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Tim Leonard

Tim Leonard

Finance Expert
Published: 20/10/2014

The UK's biggest banks have decided to publish a list of the things they would never ask their customers to do after a YouGov poll found that millions of account holders unwittingly leave themselves open to fraud.

Based on the answers to the poll, which assessed customers' responses to some of the common tactics used by fraudsters over the phone, via email or via text, the British Bankers' Association (BBA) has calculated how many people it believes could fall foul of the most prevalent frauds.

Worryingly, around 8 million people are thought to be vulnerable to "vishing" or voice phishing, while 4 million may transfer money into another supposed "safe" account if instructed, 3 million could be willing to carry out "test transactions" online, and 1.7 million would pass their bank card over to a courier on their doorstep if they carried some form of ID card.

To counter this, and make customers more aware of the threat, the BBA has launched a fraud awareness campaign to help people spot the difference between legitimate contact from their bank and a call from a fraudster.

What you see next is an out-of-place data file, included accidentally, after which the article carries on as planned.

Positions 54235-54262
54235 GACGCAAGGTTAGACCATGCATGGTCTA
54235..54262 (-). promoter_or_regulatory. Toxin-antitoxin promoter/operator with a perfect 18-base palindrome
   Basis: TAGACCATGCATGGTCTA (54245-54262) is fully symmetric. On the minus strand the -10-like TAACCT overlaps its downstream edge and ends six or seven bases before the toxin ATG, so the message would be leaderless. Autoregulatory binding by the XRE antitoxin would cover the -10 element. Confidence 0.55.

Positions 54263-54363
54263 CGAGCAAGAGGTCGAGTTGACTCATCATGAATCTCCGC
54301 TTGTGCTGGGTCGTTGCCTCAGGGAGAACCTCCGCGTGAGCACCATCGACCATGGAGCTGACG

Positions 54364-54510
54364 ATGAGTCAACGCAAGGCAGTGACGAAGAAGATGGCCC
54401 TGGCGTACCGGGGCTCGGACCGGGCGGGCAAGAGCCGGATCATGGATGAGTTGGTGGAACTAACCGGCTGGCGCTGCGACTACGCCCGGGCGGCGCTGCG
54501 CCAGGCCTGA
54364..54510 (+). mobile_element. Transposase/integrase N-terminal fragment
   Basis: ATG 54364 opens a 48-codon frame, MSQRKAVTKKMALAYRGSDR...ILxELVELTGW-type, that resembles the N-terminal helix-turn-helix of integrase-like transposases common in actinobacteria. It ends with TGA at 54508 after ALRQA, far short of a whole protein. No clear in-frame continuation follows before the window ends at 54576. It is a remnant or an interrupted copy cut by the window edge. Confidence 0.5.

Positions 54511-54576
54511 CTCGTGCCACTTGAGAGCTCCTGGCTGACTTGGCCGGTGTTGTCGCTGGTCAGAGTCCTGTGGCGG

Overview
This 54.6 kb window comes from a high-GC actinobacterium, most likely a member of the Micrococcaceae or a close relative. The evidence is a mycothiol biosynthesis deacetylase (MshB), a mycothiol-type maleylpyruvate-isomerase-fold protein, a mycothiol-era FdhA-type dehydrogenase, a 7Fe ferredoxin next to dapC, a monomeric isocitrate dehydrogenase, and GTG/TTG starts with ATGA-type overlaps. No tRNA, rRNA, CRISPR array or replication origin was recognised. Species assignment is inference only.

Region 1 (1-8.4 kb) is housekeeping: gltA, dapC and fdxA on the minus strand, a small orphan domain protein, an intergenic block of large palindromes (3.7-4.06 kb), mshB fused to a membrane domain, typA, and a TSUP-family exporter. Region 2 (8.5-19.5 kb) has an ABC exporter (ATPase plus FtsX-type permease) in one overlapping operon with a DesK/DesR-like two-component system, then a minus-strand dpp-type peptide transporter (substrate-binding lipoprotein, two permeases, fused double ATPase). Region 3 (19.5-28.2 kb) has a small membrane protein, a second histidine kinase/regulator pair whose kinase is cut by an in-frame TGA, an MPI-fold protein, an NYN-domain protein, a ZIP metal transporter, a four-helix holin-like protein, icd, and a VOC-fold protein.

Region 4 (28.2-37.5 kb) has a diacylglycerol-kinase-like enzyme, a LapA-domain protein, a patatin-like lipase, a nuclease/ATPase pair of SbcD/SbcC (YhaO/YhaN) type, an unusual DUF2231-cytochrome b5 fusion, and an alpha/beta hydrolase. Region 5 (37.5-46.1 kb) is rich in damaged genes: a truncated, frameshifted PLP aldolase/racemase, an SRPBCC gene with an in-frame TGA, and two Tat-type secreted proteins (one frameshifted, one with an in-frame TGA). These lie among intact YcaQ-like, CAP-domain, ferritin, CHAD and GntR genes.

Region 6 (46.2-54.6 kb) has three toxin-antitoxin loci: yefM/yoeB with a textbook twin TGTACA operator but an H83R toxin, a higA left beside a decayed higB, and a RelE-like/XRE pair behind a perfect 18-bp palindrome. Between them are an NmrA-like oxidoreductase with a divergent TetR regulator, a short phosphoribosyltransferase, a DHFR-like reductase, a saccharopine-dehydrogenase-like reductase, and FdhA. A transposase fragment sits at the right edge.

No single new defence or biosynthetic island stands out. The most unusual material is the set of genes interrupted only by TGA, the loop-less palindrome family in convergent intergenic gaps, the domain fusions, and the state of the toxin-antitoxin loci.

A leaflet and a new website, Know Fraud, No Fraud, have advice on how to avoid becoming a victim, and what to do if you get caught out.

The leaflet also sets out eight things your bank will NEVER ask you to do:

1. Ask for your full PIN number or any online banking passwords over the phone or via email.

2. Send someone to your home to collect cash, bank cards or anything else.

3. Ask you to email or text personal or banking information.

4. Send an email with a link to a page that asks you to enter your online banking log-in details.

5. Ask you to authorise the transfer of funds to a new account or hand over cash.

6. Call to advise you to buy diamonds, land or other commodities.

7. Ask you to carry out a test transaction online.

8. Provide banking services through any mobile apps other than the bank's official apps.

"The more people know about fraud, the less likely they are to become victims," said Anthony Browne, chief executive of the BBA. "Our Know Fraud, No Fraud campaign will help you spot some of the tactics used by scammers. Your bank would never send someone to your home to collect your cash or ask you to transfer funds to a new account.

"If you suspect you have become the victim of fraud, please contact Action Fraud and your bank as soon as you can. Specially-trained staff will be able to advise on what to do next."

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Information is correct as of the date of publication (shown at the top of this article). Any products featured may be withdrawn by their provider or changed at any time.

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